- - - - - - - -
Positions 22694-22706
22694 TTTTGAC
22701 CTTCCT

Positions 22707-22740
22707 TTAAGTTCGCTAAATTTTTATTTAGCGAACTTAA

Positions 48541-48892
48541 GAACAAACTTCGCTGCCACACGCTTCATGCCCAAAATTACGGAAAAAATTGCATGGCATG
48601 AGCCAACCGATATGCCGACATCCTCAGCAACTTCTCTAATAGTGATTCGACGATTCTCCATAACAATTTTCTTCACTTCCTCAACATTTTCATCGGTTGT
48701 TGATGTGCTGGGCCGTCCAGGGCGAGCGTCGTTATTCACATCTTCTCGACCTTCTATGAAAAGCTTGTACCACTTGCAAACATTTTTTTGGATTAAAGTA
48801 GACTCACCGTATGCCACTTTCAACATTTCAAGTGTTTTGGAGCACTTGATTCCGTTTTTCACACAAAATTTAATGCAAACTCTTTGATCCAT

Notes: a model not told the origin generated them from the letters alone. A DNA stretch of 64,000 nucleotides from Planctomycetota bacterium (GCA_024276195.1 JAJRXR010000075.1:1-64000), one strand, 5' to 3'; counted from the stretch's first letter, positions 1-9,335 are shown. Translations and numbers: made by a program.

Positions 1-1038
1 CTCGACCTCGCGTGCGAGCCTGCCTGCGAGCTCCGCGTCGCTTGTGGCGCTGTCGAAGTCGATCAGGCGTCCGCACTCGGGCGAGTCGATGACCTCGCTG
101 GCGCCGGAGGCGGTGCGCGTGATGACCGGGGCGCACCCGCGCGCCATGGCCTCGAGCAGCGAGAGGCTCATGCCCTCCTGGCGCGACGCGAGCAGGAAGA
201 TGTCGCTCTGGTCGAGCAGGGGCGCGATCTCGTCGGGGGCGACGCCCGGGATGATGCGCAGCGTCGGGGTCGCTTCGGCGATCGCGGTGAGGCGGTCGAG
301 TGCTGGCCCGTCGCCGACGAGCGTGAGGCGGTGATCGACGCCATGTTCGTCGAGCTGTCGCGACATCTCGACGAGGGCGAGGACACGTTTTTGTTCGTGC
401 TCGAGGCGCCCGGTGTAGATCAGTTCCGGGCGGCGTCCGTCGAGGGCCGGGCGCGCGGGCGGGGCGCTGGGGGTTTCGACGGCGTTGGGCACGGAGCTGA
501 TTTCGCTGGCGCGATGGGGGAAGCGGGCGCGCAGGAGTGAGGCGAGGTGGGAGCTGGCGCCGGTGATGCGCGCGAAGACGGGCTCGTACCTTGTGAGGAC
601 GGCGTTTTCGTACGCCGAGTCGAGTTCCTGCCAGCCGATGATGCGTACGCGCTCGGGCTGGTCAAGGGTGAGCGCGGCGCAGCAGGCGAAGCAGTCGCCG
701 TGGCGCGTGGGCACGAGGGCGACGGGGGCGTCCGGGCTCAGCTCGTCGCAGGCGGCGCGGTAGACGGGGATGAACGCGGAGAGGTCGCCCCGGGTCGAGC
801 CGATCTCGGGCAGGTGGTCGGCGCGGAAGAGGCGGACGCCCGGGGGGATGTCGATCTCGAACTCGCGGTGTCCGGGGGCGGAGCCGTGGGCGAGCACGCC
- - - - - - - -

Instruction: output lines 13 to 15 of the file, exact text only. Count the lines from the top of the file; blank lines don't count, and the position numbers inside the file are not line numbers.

1 CTCGACCTCGCGTGCGAGCCTGCCTGCGAGCTCCGCGTCGCTTGTGGCGCTGTCGAAGTCGATCAGGCGTCCGCACTCGGGCGAGTCGATGACCTCGCTG
101 GCGCCGGAGGCGGTGCGCGTGATGACCGGGGCGCACCCGCGCGCCATGGCCTCGAGCAGCGAGAGGCTCATGCCCTCCTGGCGCGACGCGAGCAGGAAGA
201 TGTCGCTCTGGTCGAGCAGGGGCGCGATCTCGTCGGGGGCGACGCCCGGGATGATGCGCAGCGTCGGGGTCGCTTCGGCGATCGCGGTGAGGCGGTCGAG